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InfoQ Homepage News DeepMind Trains AI Controller for Nuclear Fusion Research Device

DeepMind Trains AI Controller for Nuclear Fusion Research Device

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Researchers at Google subsidiary DeepMind and the Swiss Plasma Center at EPFL have developed a deep reinforcement learning (RL) AI that creates control algorithms for tokamak devices used in nuclear fusion research. The system learned control policies while interacting with a simulator, and when used to control a real device was able to achieve novel plasma configurations.

The system and a set of experiments were described in a paper published in Nature. Using a simulation environment, the team used a combination of RL and an actor-critic model to train a feed-forward neural network that controls the magnetic coils of a tokamak device; the controller's objective is to maintain the shape of a high-energy plasma contained in the device. While typical tokamak controllers require expert engineering work to design, the AI system can automatically produce a controller given a set of desired plasma properties. According to DeepMind:

This is a promising new direction for plasma controller design, with the potential to accelerate fusion science, explore new configurations and aid in future tokamak development.

Fusion reactions are a potential source of cheap, clean energy, and scientists seeking ways to control those reactions often study plasma contained in a tokamak, a large toroidal device surrounded by magnetic coils which produce variable magnetic fields that contain the plasma. Because the plasma in a tokamak is unstable, designing a control system for the coils is a complex process which must be repeated whenever the desired configuration of the plasma is changed.

Tokamak Controller Architecture

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The DeepMind team designed a three-step process to use AI for designing tokamak controllers. First, an experiment designer provides a set of objective values for various properties of the plasma, such as current, position, and elongation. These objectives are translated into a reward function used for RL training. The RL algorithm interacts with a simulated tokamak environment, and attempts to find an optimal control policy for that reward function.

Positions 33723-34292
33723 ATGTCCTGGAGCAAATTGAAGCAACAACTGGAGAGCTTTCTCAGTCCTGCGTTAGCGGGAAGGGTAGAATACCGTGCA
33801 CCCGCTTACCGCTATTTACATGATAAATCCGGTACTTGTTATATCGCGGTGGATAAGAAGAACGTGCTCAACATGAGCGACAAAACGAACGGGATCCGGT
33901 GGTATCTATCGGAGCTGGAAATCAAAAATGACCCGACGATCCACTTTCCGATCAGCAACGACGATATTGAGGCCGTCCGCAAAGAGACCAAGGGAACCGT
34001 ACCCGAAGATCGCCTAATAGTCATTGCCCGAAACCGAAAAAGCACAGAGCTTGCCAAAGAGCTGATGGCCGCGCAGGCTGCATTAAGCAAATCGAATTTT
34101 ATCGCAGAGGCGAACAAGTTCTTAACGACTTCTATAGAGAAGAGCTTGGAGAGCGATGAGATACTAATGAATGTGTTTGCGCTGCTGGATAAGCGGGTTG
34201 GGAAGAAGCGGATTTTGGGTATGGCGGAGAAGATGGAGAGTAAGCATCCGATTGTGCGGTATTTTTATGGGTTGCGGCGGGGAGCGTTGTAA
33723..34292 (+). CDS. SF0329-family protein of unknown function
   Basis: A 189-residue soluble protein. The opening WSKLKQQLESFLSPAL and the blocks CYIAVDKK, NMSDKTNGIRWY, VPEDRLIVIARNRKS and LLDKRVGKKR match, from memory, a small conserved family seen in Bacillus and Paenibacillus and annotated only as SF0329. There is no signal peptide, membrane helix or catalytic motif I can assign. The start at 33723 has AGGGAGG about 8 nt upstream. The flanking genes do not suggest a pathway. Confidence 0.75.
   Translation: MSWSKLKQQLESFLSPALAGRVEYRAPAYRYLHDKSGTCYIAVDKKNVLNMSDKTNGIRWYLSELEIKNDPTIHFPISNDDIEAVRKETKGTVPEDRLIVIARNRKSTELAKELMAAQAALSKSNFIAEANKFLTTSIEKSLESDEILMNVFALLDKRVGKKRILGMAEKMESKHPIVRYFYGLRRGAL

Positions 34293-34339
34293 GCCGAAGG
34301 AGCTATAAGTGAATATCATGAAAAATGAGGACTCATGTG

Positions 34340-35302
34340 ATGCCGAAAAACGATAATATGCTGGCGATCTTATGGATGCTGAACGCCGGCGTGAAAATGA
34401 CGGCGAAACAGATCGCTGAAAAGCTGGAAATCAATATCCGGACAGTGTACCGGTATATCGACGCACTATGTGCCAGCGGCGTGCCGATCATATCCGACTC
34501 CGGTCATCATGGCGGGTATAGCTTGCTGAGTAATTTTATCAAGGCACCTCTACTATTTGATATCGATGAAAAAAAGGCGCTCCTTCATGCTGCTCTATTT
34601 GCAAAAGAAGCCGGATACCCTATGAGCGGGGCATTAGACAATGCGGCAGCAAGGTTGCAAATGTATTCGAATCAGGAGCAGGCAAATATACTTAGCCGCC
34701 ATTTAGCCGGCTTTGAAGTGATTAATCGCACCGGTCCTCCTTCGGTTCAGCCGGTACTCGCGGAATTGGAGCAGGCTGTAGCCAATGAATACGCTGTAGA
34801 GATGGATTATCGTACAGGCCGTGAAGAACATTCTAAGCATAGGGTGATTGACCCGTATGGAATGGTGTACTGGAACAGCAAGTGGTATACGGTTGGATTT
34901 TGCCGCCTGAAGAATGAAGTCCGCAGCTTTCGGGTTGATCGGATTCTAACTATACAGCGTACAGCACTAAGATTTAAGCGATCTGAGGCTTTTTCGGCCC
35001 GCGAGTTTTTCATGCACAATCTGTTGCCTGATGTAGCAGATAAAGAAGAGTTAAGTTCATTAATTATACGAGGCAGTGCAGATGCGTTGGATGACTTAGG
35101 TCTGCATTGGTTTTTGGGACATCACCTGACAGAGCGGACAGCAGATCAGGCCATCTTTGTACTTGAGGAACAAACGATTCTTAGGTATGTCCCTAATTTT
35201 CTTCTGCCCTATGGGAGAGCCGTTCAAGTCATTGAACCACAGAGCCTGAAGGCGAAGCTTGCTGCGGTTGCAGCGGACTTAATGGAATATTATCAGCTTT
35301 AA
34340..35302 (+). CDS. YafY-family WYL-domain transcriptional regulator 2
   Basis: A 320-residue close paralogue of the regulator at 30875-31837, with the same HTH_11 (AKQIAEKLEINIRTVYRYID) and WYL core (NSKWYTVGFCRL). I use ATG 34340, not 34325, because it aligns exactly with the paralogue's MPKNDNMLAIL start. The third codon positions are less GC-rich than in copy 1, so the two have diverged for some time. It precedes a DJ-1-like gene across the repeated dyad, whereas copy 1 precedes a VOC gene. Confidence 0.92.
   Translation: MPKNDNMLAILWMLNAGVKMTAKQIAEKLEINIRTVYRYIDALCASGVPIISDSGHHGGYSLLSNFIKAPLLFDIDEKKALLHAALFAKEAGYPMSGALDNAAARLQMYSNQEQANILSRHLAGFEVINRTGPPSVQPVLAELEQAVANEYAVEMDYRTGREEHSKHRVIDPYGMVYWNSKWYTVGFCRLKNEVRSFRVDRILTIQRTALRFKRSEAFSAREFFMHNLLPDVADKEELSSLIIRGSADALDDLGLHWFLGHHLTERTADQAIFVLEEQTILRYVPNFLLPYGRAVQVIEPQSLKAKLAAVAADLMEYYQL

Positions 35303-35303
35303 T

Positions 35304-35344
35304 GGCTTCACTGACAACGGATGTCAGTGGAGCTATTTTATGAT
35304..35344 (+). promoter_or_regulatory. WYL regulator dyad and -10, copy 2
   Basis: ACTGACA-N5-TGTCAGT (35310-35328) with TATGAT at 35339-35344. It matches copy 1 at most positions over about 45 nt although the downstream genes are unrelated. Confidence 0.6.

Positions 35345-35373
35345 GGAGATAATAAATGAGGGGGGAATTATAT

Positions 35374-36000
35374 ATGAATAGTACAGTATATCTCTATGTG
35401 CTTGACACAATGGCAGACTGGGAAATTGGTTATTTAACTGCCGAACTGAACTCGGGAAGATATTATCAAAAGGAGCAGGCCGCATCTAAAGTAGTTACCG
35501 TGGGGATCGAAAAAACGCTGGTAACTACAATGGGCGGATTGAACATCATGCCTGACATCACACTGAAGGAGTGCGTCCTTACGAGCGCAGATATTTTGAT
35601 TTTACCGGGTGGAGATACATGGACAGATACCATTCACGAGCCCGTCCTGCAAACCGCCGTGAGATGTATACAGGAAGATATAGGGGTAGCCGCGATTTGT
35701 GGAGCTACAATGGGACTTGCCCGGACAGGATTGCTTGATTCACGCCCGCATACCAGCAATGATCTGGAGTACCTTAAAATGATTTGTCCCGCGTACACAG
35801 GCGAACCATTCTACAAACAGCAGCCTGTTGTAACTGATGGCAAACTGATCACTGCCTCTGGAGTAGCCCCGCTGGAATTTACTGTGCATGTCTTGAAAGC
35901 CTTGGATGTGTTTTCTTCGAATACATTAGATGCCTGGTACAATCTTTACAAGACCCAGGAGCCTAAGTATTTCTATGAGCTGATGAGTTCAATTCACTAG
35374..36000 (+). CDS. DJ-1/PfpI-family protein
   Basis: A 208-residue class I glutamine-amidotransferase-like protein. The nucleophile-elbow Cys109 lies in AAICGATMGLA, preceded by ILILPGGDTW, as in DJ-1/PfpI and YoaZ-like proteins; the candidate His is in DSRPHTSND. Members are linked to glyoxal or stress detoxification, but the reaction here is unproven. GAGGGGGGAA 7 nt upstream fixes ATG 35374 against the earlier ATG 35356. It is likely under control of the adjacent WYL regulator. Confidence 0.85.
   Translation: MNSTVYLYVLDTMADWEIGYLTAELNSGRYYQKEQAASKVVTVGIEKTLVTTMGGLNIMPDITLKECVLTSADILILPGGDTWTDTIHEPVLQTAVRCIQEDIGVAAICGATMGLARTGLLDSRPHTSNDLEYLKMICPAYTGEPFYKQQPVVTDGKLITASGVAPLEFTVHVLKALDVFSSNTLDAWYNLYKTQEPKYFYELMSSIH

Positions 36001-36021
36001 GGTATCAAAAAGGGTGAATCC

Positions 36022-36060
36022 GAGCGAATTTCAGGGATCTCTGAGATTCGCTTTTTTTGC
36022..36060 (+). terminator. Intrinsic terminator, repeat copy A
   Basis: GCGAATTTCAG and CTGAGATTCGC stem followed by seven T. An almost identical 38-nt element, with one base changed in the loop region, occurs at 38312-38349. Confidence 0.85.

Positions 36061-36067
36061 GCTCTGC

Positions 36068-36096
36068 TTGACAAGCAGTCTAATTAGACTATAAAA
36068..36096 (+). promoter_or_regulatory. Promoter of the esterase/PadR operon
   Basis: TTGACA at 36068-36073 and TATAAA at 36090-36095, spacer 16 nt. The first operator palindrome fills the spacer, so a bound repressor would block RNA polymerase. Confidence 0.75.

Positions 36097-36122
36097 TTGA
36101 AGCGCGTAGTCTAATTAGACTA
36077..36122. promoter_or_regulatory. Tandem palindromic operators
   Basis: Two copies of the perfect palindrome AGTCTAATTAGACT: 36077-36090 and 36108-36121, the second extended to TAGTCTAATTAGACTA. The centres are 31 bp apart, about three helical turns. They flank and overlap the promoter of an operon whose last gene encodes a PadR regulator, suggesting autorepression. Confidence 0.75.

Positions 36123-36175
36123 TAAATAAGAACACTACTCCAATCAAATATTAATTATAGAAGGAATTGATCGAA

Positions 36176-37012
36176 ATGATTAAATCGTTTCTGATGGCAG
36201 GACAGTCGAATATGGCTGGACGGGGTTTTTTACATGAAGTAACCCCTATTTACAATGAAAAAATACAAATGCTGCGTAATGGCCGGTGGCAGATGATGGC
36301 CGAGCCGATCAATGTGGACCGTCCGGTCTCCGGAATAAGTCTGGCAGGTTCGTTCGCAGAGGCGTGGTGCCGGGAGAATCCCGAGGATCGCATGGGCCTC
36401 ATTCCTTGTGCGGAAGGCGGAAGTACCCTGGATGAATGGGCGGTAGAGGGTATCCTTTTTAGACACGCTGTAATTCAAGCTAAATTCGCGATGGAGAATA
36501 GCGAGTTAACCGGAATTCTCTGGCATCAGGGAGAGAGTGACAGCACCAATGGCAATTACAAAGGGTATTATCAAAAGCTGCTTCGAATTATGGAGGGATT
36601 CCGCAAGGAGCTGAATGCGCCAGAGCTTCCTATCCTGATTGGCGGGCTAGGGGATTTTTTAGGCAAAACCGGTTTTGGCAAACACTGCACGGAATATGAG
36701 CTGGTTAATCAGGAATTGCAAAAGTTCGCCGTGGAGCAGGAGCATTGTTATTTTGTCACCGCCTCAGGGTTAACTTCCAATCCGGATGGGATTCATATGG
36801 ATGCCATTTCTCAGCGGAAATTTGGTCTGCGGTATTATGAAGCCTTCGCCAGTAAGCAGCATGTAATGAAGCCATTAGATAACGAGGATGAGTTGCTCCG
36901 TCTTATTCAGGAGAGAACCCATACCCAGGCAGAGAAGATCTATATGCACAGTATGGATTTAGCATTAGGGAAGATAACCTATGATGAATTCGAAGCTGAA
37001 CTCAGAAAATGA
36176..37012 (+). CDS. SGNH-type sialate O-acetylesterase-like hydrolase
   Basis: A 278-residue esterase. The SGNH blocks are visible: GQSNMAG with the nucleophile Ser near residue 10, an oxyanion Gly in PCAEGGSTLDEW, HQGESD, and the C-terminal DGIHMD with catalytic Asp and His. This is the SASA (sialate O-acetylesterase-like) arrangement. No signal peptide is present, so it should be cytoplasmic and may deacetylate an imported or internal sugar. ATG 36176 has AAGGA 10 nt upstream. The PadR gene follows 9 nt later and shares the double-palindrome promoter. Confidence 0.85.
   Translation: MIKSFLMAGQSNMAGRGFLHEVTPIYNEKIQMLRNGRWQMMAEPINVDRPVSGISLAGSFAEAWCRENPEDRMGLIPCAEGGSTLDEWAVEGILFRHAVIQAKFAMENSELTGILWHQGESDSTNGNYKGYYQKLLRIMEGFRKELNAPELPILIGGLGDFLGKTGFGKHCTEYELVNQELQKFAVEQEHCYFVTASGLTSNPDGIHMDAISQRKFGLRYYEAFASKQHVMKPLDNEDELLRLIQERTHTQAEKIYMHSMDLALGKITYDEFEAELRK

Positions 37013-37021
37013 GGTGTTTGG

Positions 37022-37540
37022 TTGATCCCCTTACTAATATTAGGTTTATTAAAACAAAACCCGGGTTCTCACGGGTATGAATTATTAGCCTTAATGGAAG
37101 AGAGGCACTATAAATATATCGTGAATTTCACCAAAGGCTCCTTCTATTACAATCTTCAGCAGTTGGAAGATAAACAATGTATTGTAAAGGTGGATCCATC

Because the simulation environment runs much slower than a typical RL environment, DeepMind optimized the controller policies using an actor-critic algorithm called maximum a posteriori policy optimization (MPO). In this scheme, the critic learns to predict a future reward for an actor's actions, and the actor uses those predictions to choose a policy. Since the actor must eventually run in real-time to control the physical tokamak device, the team used a lightweight feed-forward network. However, the critic is not so constrained, and there the researchers used a larger recurrent neural network (RNN), which could model complex time-based dynamics of the tokamak.

The trained actor model was then compiled into an executable for controlling the physical tokamak. The researchers ran a series of typical plasma experiments, in which the controller guided the plasma through desired current, shape, and position values. In all experiments, the controller maintained the desired values within acceptable tolerance. The controller also was able to manage novel plasma configurations; according to the DeepMind team, it is "probably possible" that these could be achieved by existing control approaches, but it would require "great investment" in designing and tuning such a controller.

DeepMind scientist David Pfau, a member of the research team, answered several questions about the work on Twitter. When one user asked if the main benefit of the work was reducing the time and expense of controller design, Pfau replied:

That's a good way of thinking about it. You can try out more things more easily because you don't need a control engineer re-doing all their work from scratch each time you try out a new configuration.

DeepMind open-sourced a portion of their tokamak controller RL training code, which is available on GitHub.

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